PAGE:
Tips from the Pros: Transforming the Online Syllabus

As online instructors, we have finally figured out that the web is a visual medium and have been replacing the long text documents that constituted our original lectures with engaging presentations that make use of images, video, and sound. But despite the shift, most of us still use the traditional text-based syllabus.  

Michelle Pacansky-Brock, author of Best Practices for Teaching with Emerging Technologies, calls for an “extreme syllabus makeover” to a richer format. She points out that textbooks have migrated from nearly all text to a more visual style that ties text to illustrations. This is in accord with the pedagogical principle that “providing multiple means of representation” better allows students to make connections between concepts. She suggests that the same principle can be used with online syllabi by adding images, video, sound, etc., to amplify the message.

A visual syllabus is also more attractive, and a more attractive syllabus is more likely to be read. Today’s student has grown up in a world where information is presented visually and so has an eye attuned to visual media. The student will better understand information that is presented by visual means over purely text-based means. This has been confirmed by her students’ responses to the new format. She found far more students contacting her after reading the syllabus, with one saying that it demonstrated more concern for teaching on her part.

Pacansky-Brock transformed her art history syllabus by adding images of the works that the students will study. She also added video messages to students, as well as covered topics not normally discussed in a syllabus, such as her teaching philosophy. The format is now more like a publication, one that is meant to excite the reader rather than just list basic course information.    

The “made over” syllabus can also include a video bio about the instructor. This is especially important in an online course, where students do not meet the instructor face-to-face. It humanizes the instructor to the student and helps kick off the learning relationship. (See the December 2013 issue of Online Classroom newsletter for information on how to make a video bio or welcome.)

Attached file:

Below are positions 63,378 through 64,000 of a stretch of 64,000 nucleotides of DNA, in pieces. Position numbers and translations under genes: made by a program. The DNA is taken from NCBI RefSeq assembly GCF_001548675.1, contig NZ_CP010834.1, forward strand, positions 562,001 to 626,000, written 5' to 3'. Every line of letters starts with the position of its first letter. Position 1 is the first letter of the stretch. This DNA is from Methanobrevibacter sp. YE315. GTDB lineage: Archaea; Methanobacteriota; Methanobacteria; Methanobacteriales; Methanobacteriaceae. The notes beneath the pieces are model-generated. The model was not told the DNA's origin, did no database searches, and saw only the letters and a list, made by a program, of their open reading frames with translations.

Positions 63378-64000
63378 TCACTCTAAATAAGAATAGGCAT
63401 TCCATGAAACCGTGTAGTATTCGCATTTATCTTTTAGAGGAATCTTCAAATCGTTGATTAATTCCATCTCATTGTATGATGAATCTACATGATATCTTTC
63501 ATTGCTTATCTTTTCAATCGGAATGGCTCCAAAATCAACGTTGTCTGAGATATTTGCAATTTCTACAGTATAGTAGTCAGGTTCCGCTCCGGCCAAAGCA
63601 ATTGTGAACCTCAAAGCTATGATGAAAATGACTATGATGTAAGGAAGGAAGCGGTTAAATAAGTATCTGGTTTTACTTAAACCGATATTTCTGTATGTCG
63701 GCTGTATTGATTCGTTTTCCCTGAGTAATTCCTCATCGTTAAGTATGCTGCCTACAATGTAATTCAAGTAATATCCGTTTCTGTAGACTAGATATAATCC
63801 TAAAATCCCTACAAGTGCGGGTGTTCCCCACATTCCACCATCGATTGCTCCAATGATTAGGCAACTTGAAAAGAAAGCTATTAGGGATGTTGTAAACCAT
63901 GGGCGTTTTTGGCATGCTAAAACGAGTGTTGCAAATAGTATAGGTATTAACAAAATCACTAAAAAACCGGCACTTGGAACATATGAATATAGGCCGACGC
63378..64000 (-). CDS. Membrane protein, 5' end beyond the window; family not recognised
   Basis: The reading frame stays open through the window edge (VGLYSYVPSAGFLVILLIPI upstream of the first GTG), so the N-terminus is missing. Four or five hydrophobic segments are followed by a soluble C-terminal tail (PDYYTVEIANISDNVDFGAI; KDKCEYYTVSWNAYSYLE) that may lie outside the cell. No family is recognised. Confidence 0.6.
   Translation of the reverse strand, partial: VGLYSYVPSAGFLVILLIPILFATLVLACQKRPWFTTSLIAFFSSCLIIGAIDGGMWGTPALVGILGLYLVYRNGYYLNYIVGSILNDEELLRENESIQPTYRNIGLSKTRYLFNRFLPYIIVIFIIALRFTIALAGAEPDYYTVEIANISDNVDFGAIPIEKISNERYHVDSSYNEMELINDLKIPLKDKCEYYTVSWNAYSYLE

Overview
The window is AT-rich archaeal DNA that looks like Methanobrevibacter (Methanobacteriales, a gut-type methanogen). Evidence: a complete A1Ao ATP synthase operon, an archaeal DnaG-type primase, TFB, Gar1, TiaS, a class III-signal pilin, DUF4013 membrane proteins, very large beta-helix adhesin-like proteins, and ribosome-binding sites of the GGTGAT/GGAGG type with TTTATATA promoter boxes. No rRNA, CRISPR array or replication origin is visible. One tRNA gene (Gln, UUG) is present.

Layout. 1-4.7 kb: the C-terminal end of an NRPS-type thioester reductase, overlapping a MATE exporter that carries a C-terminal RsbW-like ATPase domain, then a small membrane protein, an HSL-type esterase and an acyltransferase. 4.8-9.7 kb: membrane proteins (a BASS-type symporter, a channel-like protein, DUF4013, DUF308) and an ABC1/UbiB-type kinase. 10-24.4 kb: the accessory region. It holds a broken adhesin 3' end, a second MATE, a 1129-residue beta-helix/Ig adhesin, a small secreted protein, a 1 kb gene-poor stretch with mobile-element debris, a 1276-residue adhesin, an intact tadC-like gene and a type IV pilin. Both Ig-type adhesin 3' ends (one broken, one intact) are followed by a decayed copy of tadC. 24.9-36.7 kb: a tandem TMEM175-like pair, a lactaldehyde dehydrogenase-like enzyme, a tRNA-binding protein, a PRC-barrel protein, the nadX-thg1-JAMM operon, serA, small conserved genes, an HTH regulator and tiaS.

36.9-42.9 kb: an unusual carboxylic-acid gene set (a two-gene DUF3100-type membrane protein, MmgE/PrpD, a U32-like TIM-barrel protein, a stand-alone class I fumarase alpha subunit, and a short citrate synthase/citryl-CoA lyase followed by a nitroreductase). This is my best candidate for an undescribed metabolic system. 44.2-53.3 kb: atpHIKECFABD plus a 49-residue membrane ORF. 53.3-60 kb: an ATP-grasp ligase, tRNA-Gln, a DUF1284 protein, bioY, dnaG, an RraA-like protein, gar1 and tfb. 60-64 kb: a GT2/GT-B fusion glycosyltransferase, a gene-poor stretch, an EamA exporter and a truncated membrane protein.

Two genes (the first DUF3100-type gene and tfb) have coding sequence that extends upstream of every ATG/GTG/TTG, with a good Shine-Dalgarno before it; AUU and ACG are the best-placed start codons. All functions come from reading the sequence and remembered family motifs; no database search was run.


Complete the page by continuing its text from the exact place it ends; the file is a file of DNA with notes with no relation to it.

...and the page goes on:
Pacansky-Brock suggests putting the syllabus outside the closed confines of the LMS on a public site. We err by waiting until students show up in class to share the syllabus with them. They should be able to see it before registration so that they know whether the course is right for them. After all, we do not wait until after someone buys a car to give information about the engine, so why must students be kept in the dark about their course until they enter the class?  

This syllabus can also serve as a means for students to speak to one another across classes. Former students can be given a section to post advice to current students. They might make suggestions such as “Get your final project group together within the first few weeks, because it will take a while to get organized.” It can take students a few weeks or assignments to get familiar with the structure of a course. Instead of learning the hard way, students are given advice before they get themselves into trouble. Information like this coming from a former student will carry more weight than the same message coming from an instructor.

There are a number of good platforms for creating a richer syllabus. Pacansky-Brock put her photography syllabus on, but recommends other micropublishing systems as well, such as Smore and Tackk. The syllabus contains photos that help set the tone for the course. One can easily imagine how something similar can be done with any other course. A civil engineering syllabus could include images of bridges or other structures the students will study, while a physics syllabus could include images of particle collisions, and an English syllabus could include bios of the authors or stories in the class.

We have also seen the emergence of excellent online publishing platforms over the past few years that make it easy to produce attractive and professional-looking content. Lucid Press is one example. These platforms offer a wide choice of templates that make publishing as simple as plugging in content. Plus, the result can be viewed online, or downloaded as a PDF to be viewed offline on mobile devices.

Take a look at the syllabus example below put up on—a system that offers free pro accounts to teachers at —and consider how you can transform your own syllabus into a rich document that speaks to students and better prepares them for the course ahead.

The History of Still Photography:


Pacansky-Brock, M. (2014). The Liquid Syllabus: Are You Ready? Found at

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